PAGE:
A party-list legislator on Wednesday reminded the public to be mindful of their food consumption and avoid waste over the holidays.
AAMBIS-OWA Rep. Sharon Garin, principal author of House Bill 7956, otherwise known as the Food Surplus Reduction Act, said with the COVID-19 pandemic still choking supply chains, the food and nutrition security of the country remained under threat. it was incumbent on every Filipino to ensure that no food went to waste.
Citing Food and Agriculture Organization of the United Nations (FAO) data, Garin said food waste accounted for eight percent of global greenhouse gas emissions. On top of this, hunger and undernutrition continued to plague around 690 million people in the last five years.
As principal author of the measure, Garin highlighted the need to address the country’s lack of system when it came to addressing food waste. For instance, she said, food items continued to end up in dumpsites instead of being repurposed as livestock feed to help Filipino farmers.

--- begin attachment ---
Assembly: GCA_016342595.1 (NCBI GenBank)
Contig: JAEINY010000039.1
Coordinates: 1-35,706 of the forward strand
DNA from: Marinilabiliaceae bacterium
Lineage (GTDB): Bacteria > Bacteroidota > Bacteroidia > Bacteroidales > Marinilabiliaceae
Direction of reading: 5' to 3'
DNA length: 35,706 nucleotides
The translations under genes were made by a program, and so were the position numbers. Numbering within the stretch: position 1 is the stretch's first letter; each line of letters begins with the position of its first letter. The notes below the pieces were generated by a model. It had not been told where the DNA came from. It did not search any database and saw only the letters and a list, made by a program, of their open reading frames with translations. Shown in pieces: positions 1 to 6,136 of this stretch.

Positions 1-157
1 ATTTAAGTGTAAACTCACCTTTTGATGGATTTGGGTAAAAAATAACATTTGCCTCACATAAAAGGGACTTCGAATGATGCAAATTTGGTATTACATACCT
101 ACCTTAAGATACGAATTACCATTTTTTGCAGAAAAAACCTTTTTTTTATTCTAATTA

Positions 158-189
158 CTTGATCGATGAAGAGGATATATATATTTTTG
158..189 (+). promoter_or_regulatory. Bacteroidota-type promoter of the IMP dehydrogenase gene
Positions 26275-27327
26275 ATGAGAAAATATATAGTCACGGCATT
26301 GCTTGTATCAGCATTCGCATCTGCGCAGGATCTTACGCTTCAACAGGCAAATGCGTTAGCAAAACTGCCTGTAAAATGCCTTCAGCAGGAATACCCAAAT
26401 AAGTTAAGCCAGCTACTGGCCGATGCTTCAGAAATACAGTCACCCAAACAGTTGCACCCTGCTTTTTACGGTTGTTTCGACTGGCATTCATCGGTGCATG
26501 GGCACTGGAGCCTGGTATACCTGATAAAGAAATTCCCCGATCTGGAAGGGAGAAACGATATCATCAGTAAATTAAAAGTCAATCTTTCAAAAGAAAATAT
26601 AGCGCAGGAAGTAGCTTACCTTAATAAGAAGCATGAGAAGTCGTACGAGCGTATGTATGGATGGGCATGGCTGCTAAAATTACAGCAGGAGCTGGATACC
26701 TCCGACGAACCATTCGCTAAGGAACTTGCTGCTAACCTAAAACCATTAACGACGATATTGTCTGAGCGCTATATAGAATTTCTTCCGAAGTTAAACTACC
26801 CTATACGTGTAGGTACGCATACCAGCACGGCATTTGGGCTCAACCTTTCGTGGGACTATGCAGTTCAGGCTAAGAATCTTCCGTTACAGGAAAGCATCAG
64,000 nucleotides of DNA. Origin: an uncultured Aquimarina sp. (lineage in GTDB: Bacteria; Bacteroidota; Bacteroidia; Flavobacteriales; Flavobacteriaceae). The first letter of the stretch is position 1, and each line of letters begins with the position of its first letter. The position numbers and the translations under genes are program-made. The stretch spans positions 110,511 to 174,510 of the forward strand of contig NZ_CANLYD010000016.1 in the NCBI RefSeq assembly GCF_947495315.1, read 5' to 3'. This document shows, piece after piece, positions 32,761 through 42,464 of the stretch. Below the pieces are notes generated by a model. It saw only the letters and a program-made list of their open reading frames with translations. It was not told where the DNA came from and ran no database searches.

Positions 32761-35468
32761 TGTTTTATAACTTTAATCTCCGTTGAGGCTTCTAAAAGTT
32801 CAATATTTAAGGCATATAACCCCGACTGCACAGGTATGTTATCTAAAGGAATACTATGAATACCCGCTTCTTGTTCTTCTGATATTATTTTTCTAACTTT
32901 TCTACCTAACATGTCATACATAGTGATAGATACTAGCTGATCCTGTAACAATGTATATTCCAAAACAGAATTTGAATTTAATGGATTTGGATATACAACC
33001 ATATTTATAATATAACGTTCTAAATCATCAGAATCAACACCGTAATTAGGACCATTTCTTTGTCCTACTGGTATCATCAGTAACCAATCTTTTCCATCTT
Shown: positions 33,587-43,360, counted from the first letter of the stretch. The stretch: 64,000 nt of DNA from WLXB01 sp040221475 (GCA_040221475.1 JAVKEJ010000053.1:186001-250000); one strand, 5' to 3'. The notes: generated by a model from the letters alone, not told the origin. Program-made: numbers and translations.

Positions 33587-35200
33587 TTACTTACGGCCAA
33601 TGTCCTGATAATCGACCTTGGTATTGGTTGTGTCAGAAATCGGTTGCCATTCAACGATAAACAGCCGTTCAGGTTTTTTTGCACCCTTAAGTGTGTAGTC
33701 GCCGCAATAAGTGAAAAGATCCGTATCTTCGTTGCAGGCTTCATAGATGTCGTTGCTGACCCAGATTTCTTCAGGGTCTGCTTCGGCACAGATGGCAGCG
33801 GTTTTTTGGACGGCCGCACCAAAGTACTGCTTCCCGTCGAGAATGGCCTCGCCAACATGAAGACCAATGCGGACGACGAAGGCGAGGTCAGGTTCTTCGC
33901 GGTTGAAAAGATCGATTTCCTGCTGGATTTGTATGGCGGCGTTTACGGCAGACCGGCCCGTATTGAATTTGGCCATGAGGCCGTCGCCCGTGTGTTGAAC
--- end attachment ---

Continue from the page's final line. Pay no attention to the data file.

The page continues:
The bill prescribes specific steps on edible food surplus distribution, as well as the formulation of a food-related business surplus reduction strategy to manage the redistribution and inspection of food still fit for human consumption. Local government units would also be required to sign deals with waste management and recycling enterprises to recycle inedible food waste into fertilizers or compost, livestock feed or sources of biofuels, and facilitate the distribution of fertilizers or compost to farms and community gardening associations.
To reinforce the importance of lessening food waste among the public and raise awareness on the impact of a food surplus and strategies to decrease wasted food starting at the household level, a National Zero-Food Waste Campaign to be spearheaded by the National Nutrition Council, in close coordination with other concerned agencies and LGUs, would be promoted.
The bill also prescribes a penalty of P500,000 on any individual, private or public entity, who makes edible food surplus unfit for human consumption.